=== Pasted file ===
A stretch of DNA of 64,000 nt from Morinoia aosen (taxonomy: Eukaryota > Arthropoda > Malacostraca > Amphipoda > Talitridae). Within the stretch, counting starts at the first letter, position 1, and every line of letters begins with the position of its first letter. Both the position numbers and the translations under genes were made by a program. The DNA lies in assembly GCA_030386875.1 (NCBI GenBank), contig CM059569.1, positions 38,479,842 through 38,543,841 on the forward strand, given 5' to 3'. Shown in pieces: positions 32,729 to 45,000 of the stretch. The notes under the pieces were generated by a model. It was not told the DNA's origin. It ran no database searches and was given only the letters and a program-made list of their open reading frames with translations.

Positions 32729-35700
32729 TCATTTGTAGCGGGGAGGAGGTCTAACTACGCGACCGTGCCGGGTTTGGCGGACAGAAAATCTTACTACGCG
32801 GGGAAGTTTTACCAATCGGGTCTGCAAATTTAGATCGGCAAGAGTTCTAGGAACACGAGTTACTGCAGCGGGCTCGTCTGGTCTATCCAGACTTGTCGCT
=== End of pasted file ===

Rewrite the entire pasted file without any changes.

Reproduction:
A stretch of DNA of 64,000 nt from Morinoia aosen (taxonomy: Eukaryota > Arthropoda > Malacostraca > Amphipoda > Talitridae). Within the stretch, counting starts at the first letter, position 1, and every line of letters begins with the position of its first letter. Both the position numbers and the translations under genes were made by a program. The DNA lies in assembly GCA_030386875.1 (NCBI GenBank), contig CM059569.1, positions 38,479,842 through 38,543,841 on the forward strand, given 5' to 3'. Shown in pieces: positions 32,729 to 45,000 of the stretch. The notes under the pieces were generated by a model. It was not told the DNA's origin. It ran no database searches and was given only the letters and a program-made list of their open reading frames with translations.

Positions 32729-35700
32729 TCATTTGTAGCGGGGAGGAGGTCTAACTACGCGACCGTGCCGGGTTTGGCGGACAGAAAATCTTACTACGCG
32801 GGGAAGTTTTACCAATCGGGTCTGCAAATTTAGATCGGCAAGAGTTCTAGGAACACGAGTTACTGCAGCGGGCTCGTCTGGTCTATCCAGACTTGTCGCT